My alarm sounds at 8:15 a.m. I open my eyes and take a deep breath. I wiggle my toes and move my legs. I do this religiously every morning. Today, marks day 74 of staying at home.
My mornings are filled with reading biblical scripture, meditation, breathing in the scents of a hanging eucalyptus branch in the shower, and making tea before I log into my computer to work. After an hour-and-a-half Zoom meeting, I decided to take a long walk to the post office and grab a fresh bouquet of burnt orange ranunculus flowers. I embrace the warm sun beaming on my face. I feel joy. I feel at peace.
I enter my apartment and excessively wash my hands and face. I pour a glass of iced kombucha. I sit at my table and look at the text message on my phone. My coworker writes that she is thinking of me during this difficult time. She must be referring to the Amy Cooper incident. I learn shortly that she is not.
I Google Minneapolis and see his name: George Floyd. And just like that a simple and beautiful day transitions into a day of sorrow.
Nakia Hill, Boston
It was a wobbly, yet solemn little procession: three masked mourners and a canine. Beginning in Kenmore Square, at David and Sue Horner’s condo, it proceeded up Commonwealth Avenue Mall.
S. Sue Horner died on Good Friday, April 10, in the Year of the Virus. Sue did not die of the virus but her parting was hemmed by it: no gatherings to mark the passing of this splendid human being.
David devised a send-off nevertheless. On April 23rd, accompanied by his daughter and son-in-law, he set out for Old South Church. David led, bearing the urn. His daughter came next, holding her phone aloft, speaker on, through which her brother in Illinois played the bagpipes for the length of the procession, its soaring thrum infusing the Mall. Her husband came last with Melon, their golden retriever.
I unlocked the empty church and led the procession into the columbarium. David drew the urn from its velvet cover, revealing a golden vessel inset with incandescent tiles. We lifted the urn into the niche, prayed, recited Psalm 23, and shared some words.
It was far too small for the luminous “Dr. Sue”, but what we could manage in the Year of the Virus.
Nancy S. Taylor, Boston
On April 26, 2020, our household was a bustling home for four people. Our two sons, ages 18 and 22, have a lot of energy. We are among the lucky ones. I can work remotely. Our food and shelter are not at risk.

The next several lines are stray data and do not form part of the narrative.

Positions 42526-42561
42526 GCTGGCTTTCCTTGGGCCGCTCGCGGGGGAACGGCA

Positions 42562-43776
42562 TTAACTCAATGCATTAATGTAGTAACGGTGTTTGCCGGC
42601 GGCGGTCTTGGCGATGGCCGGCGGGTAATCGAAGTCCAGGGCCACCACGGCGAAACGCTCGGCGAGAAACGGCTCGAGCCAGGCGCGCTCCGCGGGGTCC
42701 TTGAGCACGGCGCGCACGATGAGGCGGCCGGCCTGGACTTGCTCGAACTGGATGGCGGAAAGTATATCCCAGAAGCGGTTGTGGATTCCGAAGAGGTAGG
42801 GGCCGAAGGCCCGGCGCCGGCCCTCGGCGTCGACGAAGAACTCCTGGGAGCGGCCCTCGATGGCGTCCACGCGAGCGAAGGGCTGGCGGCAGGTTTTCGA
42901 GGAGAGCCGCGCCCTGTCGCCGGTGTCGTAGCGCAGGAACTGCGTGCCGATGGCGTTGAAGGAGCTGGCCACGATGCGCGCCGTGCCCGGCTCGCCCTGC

As I write this a week later, it is much quieter here.
On April 27, our older son, an EMT, transported a COVID-19 patient to the ER. He left home to protect my delicate health and became ill with the virus a week later.
On April 29, my husband’s 95-year-old father had a stroke. My husband left immediately to be with his 90-year-old mother near New York City and is now preparing for his father’s discharge from the hospital. Rehab people will come to the house; going to a facility would be too dangerous.
My husband just called me to describe today’s hospital visit. The doctors had warned that although his father had regained the ability to speak, he could only repeat what was said to him.
“It’s me,” said my husband.
“It’s me,” said my father-in-law.
“I love you,” said my husband.
“I love you,” said my father-in-law.
“Sooooooooo much,” said my father-in-law.
Lucia Thompson, Wayland
Would racism exist if we were blind?
I felt his eyes bore into me as I walked through the grocery store. At first, I thought nothing of it. With the angst in the air attributable to COVID, I understood the anxiety-provoking nature of feeling as though your 6-foot bubble had burst. So, I ignored him and maintained my distance. But he persisted, glaring at my face, squinting to see who I was underneath the mask. This time I looked back, when he yelled, in my mother tongue, for me to go back to my country.